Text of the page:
If you are from a non-EEA country (EER: all the EU countries plus Liechtenstein, Norway and Iceland) and would like to do an internship at a company, you may be asked to sign a Nuffic internship agreement.
Why do I need a Nuffic internship agreement?
A company offering an internship to a non-EEA student must take into account such things as the Foreign Nationals (Employment) Act (Wav) and the Foreign Nationals (Employment) (Implementation) Decree (Bwav). Briefly, this legislation requires the company to be able to produce an internship agreement that meets the requirements set out in Article 1f of the Bwav.
To make it easier for companies, Nuffic has drawn up a standard internship agreement that meets the Bwav requirements. The Nuffic internship agreement, entitled 'Standard internship agreement for non-EU/EEA- students as defined in Article 1f of the Foreign Nationals (Employment) (Implementation) Decree' can be found here.
You are not under any obligation to use the Nuffic internship agreement, however.
If a company decides not to use the Nuffic internship agreement, it is required to offer an internship agreement that meets the requirements set out in Article 1f, paragraph 2 of the Bwav. That article lays down the following:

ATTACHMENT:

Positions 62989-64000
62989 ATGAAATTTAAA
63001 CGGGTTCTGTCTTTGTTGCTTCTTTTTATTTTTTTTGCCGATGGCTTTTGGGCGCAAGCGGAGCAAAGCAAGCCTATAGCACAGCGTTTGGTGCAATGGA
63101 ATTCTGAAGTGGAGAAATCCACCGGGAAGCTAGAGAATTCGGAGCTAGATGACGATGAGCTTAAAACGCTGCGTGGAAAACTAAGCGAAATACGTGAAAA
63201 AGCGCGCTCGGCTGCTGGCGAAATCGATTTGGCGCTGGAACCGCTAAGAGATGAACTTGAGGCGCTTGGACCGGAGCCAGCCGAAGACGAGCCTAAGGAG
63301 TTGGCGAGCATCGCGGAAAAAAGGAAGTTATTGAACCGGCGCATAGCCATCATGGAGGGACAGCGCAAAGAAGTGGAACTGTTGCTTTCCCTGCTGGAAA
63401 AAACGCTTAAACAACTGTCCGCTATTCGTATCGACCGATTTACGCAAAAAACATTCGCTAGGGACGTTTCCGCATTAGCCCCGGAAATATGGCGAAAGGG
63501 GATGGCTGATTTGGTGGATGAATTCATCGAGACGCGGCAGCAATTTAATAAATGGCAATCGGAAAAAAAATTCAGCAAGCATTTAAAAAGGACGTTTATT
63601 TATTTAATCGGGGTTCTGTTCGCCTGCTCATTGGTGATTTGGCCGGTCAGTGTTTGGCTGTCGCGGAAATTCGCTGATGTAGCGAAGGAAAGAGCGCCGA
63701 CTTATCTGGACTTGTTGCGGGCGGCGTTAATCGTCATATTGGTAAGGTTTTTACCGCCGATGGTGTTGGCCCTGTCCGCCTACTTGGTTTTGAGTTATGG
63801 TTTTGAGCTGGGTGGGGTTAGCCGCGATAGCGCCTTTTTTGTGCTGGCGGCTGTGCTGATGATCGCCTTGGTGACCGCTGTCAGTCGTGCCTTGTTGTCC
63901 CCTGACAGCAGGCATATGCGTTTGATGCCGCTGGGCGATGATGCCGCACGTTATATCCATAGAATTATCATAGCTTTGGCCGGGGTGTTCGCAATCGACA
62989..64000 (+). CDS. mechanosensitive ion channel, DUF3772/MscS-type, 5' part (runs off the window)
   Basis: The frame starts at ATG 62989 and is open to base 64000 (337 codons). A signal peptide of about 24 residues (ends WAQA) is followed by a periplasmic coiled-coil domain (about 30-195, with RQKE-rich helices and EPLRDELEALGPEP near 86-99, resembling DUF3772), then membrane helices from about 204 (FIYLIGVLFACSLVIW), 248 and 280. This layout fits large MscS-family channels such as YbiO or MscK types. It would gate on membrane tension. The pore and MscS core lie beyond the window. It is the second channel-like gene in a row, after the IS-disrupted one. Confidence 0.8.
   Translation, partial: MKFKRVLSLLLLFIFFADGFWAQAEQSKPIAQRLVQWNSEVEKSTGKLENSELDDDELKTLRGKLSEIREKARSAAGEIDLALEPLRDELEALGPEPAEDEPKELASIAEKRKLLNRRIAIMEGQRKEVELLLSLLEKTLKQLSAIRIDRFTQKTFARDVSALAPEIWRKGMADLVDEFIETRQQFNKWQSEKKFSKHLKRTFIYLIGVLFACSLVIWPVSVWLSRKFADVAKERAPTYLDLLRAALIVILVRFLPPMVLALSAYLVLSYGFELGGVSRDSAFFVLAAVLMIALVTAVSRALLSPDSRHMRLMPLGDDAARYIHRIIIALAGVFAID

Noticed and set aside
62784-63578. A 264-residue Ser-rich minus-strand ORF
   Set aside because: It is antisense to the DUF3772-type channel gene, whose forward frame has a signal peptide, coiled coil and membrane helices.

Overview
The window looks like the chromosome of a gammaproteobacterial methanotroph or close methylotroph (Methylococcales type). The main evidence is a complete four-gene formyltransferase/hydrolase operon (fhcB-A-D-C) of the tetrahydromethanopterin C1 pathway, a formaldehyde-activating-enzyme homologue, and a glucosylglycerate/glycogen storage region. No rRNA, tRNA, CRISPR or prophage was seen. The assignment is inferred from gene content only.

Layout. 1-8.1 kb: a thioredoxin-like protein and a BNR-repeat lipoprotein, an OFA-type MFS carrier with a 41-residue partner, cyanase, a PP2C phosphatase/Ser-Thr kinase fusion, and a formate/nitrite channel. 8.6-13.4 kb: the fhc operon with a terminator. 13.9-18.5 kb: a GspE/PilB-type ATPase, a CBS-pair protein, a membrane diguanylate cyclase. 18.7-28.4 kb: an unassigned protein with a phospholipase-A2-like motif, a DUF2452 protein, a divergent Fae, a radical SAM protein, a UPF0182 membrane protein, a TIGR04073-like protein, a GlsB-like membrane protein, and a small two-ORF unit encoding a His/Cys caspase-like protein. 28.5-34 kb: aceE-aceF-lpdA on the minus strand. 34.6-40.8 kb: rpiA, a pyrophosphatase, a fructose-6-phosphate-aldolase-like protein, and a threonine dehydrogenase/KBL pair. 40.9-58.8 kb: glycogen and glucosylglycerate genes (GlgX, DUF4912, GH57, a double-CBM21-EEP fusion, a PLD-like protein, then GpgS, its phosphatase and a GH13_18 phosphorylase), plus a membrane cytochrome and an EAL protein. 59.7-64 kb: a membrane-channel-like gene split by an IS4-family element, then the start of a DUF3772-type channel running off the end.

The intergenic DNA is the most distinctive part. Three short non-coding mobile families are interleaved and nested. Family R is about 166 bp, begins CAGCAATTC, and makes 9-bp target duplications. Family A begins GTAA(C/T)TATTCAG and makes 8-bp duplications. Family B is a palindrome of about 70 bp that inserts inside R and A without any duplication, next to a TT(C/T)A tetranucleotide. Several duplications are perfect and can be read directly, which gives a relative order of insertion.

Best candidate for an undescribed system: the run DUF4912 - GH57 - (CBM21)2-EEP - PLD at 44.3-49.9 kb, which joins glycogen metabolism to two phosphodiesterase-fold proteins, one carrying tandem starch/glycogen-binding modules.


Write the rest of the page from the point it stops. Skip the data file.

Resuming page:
a. the internship shall be carried out based on a written internship agreement between the educational institution, the employer (the organization offering the internship), and the intern, containing at least arrangements regarding the intern's duties, the learning objectives, the working hours, the duration of the internship and allowances, and providing for accident and third-party liability insurance;
b. the educational institution shall certify in the internship agreement that the internship is relevant to the intern's course of study;
c. the internship agreement shall be held by the employer at the internship location.
It is important to enter into an internship agreement that meets the Bwav requirements. If this is not the case, the company will be in contravention of the Wav, with the risk of incurring a fine.
If any such contravention is found, a report will be drawn up for the Immigration and Naturalisation Service (IND) stating that the student concerned is being employed illegally. In response to this report, the IND will investigate whether the non-EEA student's residence permit should be canceled. If it emerges that the student is still studying and making adequate progress, it may be decided not to cancel the permit.